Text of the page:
Thursday, February 24, 2011

Rock Me, State Department


Gearing up for class tonight, so I checked out the latest postings from Christ Dufour over at Must.Be.AWESOME!!!

Du4 makes the case for government coordination as a key element of successful PD: "If any of us PD 'professionals' had a whit about us, we would (re)read Unrestricted Warfare by Senior Col Qiao Liang and Senior Col Wang Xiangsui and understand that global communication, global influence, requires the strategic, national integration of ALL government branches and agencies and their communications initiatives. It requires, to borrow an analogy, for America to conduct herself as a composer would an orchestra, creating multitudes of musical movements that all combine into one big, beautiful symphony."

Now, I'm a sucker for a nice symphony metaphor. But, as I posted in the comments, I do think that strategic, national integration cannot be the ONLY element of public diplomacy, if for no other reason than that the U.S. government has been known, from time to time, to have some credibility issues with certain audiences. Shocking, I know, but true. So, by all means, coordinate. But leave some space for non-government PD initiatives from NGOs, private sector reps and citizens for those cases where attitudes toward the USG are suspicious enough to compromise communication.  

I cite, as an example, the recent Masrawy.com conversation, for example, might have invited less skepticism has Secretary of State Clinton not been behind it. As The Washington Post reported, Clinton invited Egyptian revolutionaries to submit online questions and received more than 6,500 responses from various social networks. The responses "revealed both Egyptians' newfound sense of freedom and their enduring skepticism of U.S. foreign policy, including Washington's relations with their former ruler." (Emphasis mine.) This is one instance where the appearance of less government coordination might have increased confidence from the other participants in the conversation.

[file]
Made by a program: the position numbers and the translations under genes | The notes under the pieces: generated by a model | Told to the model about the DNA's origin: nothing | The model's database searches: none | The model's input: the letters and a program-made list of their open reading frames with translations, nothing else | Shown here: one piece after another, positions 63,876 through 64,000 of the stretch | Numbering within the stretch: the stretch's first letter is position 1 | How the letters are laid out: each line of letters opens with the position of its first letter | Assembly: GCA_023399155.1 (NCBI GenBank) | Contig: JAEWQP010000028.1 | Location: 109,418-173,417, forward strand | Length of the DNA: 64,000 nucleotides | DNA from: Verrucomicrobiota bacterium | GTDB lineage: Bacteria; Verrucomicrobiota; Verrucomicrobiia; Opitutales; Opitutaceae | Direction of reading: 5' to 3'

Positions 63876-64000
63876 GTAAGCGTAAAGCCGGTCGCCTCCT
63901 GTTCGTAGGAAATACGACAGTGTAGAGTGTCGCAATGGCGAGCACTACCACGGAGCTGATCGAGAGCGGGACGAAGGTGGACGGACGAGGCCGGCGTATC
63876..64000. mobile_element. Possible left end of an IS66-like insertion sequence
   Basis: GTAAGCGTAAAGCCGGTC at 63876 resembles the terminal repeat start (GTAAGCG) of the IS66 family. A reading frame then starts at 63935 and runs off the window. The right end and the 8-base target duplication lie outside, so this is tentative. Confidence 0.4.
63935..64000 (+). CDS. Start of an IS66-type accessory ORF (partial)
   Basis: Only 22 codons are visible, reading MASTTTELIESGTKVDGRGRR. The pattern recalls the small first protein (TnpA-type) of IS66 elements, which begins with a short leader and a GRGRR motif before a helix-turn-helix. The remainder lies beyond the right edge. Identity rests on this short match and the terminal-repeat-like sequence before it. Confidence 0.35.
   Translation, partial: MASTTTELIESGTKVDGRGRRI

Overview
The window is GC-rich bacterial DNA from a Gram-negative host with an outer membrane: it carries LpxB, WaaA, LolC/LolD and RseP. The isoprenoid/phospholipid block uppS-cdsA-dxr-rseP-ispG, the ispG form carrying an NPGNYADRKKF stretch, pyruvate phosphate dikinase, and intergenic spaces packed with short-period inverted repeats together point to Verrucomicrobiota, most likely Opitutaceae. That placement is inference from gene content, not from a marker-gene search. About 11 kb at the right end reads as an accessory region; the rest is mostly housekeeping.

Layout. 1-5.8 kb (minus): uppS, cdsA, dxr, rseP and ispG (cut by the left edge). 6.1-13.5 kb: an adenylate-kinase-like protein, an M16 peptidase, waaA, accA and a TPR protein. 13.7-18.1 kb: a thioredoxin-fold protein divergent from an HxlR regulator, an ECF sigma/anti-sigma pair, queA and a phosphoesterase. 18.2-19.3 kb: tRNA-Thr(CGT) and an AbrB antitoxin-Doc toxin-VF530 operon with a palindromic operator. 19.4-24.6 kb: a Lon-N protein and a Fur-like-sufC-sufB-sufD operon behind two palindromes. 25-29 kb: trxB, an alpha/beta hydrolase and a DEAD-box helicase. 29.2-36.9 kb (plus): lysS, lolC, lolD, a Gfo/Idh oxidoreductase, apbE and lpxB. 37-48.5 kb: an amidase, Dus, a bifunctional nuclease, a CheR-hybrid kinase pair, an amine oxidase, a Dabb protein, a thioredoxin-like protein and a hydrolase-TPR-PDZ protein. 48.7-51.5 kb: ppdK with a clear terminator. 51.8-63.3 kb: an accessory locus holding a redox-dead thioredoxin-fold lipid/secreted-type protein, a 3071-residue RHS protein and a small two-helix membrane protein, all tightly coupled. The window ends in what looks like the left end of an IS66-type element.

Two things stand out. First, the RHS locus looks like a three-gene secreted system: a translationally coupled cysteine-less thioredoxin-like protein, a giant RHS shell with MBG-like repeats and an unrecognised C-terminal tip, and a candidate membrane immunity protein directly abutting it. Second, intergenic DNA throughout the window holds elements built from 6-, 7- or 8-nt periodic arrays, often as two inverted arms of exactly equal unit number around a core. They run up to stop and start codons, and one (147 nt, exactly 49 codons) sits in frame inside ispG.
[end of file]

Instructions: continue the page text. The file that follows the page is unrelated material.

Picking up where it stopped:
Of course, actions speak louder than words no matter who's doing the talking, and nothing is quite as convincing as a U.S. foreign policy that marries actions and words together. To that end, a little coordination would be just the thing.

Wednesday, February 23, 2011

Dip Notes

It's a jungle out there.

Let's start today's news roundup with Libya, where Moammar Ghaddafi's refusal to concede power and his decision to open fire on his own citizens from the skies is of a piece with his 41-year authoritarian rule. Protests continue, but Ghaddafi's response seems more Tiananmen than Tahrir.

A few days ago, a friend and co-blogger asked how China could continue to wield soft power when its global credibility--particularly in terms of human rights and free speech--is so low. I think the answer is the same for China and Libya: a combination of hard power resources and an indifference to the pressures of international norms. It's good for the government, but bad news for the public.